• When possible, use approved warming devices. Be cautious of carbon monoxide build up when indoors.
  • Use the buddy system and check on each other regularly.
  • Be cautious of ice buildup on the jobsite. Slip and fall injuries can occur suddenly.
  • When possible, schedule work to avoid being exposed to high-wind conditions.
  • When possible, consider working with your back to the wind.

The best time to prepare for the cold is before you are exposed. Think ahead and be prepared for conditions.

Download the recording form here.

Why Seat Belts?

Originally published 10/17/2017

Do you drive a vehicle for your company, or operate a piece of heavy equipment on the construction site? If so, do you wear your seat belt?

  • People give all kinds of reasons for not wearing a seat belt.
  • “They’re uncomfortable.”
  • “I’m a good driver.”
  • “I don’t need to because my vehicle has air bags.”
  • “They wrinkle my clothes.”
  • “I’m afraid of getting stuck in the vehicle after a crash.”
  • And many more.

Seat belts promote safety by keeping you from hitting the windshield, being thrown from a vehicle, or banging around inside the vehicle and hitting the steering wheel or door if you’re in an accident.

In off-road equipment, your seat belt is foremost designed to keep you in your seat in case of a tip-over. Normal human behavior is to try to jump when a piece of equipment starts to tip. The problem is, you can’t get away from the machine fast enough and the machine will most likely end up crushing you at the head, neck, shoulders or chest. So in a tip-over, you want to wear your seat belt, keep your hands and feet in the cab, lean away from the point of impact and ride it out.

Before you get in your vehicle, know your surroundings. Are there steep slopes or unstable ground?

Inspect your seat belts. Look for broken, missing or frayed belts or damaged belt buckles, and report any problems to your supervisor. Do not use the equipment or drive the vehicle until the seat belts are operating properly.

When you put on your seat belt, be sure to wear it properly. Don’t put the strap under your arm or behind your back. Be sure to cinch the belt tight so that it surrounds your torso and fits snugly.

Be sure the equipment is completely turned off, the parking brake is engaged and the equipment is parked on a level, stable surface before you remove your seat belt.

If your company doesn’t have a seat belt policy, talk to a supervisor about setting one. If you make it a point to buckle up every time you get in a vehicle, eventually you won’t even have to think about it. It will be a habit – a habit that could help you avoid serious injury or even death. Remember, it’s up to you to make safe decisions.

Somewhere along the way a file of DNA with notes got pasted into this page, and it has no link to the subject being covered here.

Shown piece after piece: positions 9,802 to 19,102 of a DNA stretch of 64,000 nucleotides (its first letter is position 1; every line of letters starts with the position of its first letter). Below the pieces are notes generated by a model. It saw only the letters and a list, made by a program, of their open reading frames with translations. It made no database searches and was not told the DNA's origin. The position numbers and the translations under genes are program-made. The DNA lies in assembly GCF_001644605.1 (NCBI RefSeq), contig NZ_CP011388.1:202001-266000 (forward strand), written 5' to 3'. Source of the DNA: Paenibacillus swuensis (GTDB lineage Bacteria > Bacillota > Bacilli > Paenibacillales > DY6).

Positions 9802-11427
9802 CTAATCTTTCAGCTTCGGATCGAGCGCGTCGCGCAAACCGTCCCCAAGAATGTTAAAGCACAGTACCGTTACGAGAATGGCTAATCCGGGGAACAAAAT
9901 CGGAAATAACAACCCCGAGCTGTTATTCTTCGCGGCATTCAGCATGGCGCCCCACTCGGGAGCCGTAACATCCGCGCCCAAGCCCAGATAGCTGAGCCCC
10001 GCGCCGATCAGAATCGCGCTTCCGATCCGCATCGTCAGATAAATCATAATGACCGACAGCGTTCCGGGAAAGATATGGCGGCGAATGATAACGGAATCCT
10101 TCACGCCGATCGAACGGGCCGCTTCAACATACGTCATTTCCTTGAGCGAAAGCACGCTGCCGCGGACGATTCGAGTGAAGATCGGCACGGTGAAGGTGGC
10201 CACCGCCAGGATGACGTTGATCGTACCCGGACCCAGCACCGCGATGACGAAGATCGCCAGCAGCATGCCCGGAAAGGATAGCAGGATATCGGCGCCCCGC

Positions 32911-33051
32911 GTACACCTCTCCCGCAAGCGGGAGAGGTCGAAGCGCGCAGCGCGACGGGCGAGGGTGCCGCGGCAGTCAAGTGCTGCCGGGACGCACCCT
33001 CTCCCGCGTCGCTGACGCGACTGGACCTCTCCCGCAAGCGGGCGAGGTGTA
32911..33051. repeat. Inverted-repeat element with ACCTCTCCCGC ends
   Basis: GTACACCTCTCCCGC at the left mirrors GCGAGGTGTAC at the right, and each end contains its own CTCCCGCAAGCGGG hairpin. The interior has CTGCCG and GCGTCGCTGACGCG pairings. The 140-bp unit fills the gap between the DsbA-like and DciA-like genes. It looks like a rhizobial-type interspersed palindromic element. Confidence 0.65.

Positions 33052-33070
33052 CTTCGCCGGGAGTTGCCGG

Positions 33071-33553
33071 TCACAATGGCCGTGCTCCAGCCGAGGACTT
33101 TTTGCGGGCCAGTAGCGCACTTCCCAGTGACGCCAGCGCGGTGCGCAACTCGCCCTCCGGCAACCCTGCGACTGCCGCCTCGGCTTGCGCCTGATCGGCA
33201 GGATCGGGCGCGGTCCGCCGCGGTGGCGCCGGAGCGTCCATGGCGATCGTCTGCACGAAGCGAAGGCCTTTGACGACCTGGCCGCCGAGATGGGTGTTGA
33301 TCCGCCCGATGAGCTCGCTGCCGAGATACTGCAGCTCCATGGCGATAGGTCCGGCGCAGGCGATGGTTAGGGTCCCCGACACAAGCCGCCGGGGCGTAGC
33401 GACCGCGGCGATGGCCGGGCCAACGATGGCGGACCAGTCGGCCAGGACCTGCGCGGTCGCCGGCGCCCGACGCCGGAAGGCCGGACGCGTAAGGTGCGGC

Download the recording form here.

Defensive Driving

Originally published 09/13/2017

The National Safety Council cites motor vehicle collisions as the leading cause of death and injury in the workplace, including construction. One way to help reduce motor vehicle collisions is to drive defensively.

The standard Safe Practices for Motor Vehicle Operations, ANSI/ASSE Z15.1 defines defensive driving skills as “driving to save lives, time and money, in spite of the conditions around you and the actions of others.”

Getting behind the wheel of a car or truck may seem commonplace, but it is likely the most dangerous thing you will do all day. Although you can’t control the actions of other motorists, you have great deal of control over how you operate your own vehicle. Here are a few tips to help you drive safely and defensively.

  1. Focus on the task at hand. Texting, phone conversations, eating, drinking, adjusting the heat or air conditioning, and engaging in discussions can distract you as you drive and lead to accidents.
  2. Expect other drivers to make mistakes and anticipate them.
  3. Slow down. The faster you travel, the longer it takes to stop, and the bigger the impact when you crash.
  4. Always use your seat belt appropriately. Position the lap belt across the upper thighs and the diagonal belt across the chest.
  5. When in doubt, yield. If you aren’t certain who has the right of way, yield. Even if you know you have the right of way, if another driver seems to disagree, give in.
  6. Stop on red. The leading cause of intersection collisions is running the red light.
  7. Use your blinkers. Make your lane changes and turns predictable and smooth, and always signal in advance.
  8. Don’t tailgate. Leave adequate space between you and the car in front of you to ensure your safety if you both have to stop quickly. The two second rule is the idea that your car should pass a fixed object two seconds after the car ahead of you when the driving conditions are good. Leave more space in inclement weather.
  9. Don’t drive after or while consuming alcohol or using drugs.
  10. Adjust for inclement weather. Wet, slick pavement increases your brake time. Do not use cruise control on wet or icy roads. Add extra space between your car and the one in front of you.
  11. Make sure your tires are in good shape and inflated properly.
  12. Use your mirrors.
  13. Stay alert and take breaks when needed. According to the National Sleep Foundation, driving while drowsy can be as dangerous as driving while drunk. According to AAA Foundation for Traffic Safety, drowsy drivers are involved in an estimated 21% of fatal crashes.
  14. Keep calm and enjoy the journey.

Your life, and the lives of others, depends on your ability to drive safely and defensively.

Download the recording form here.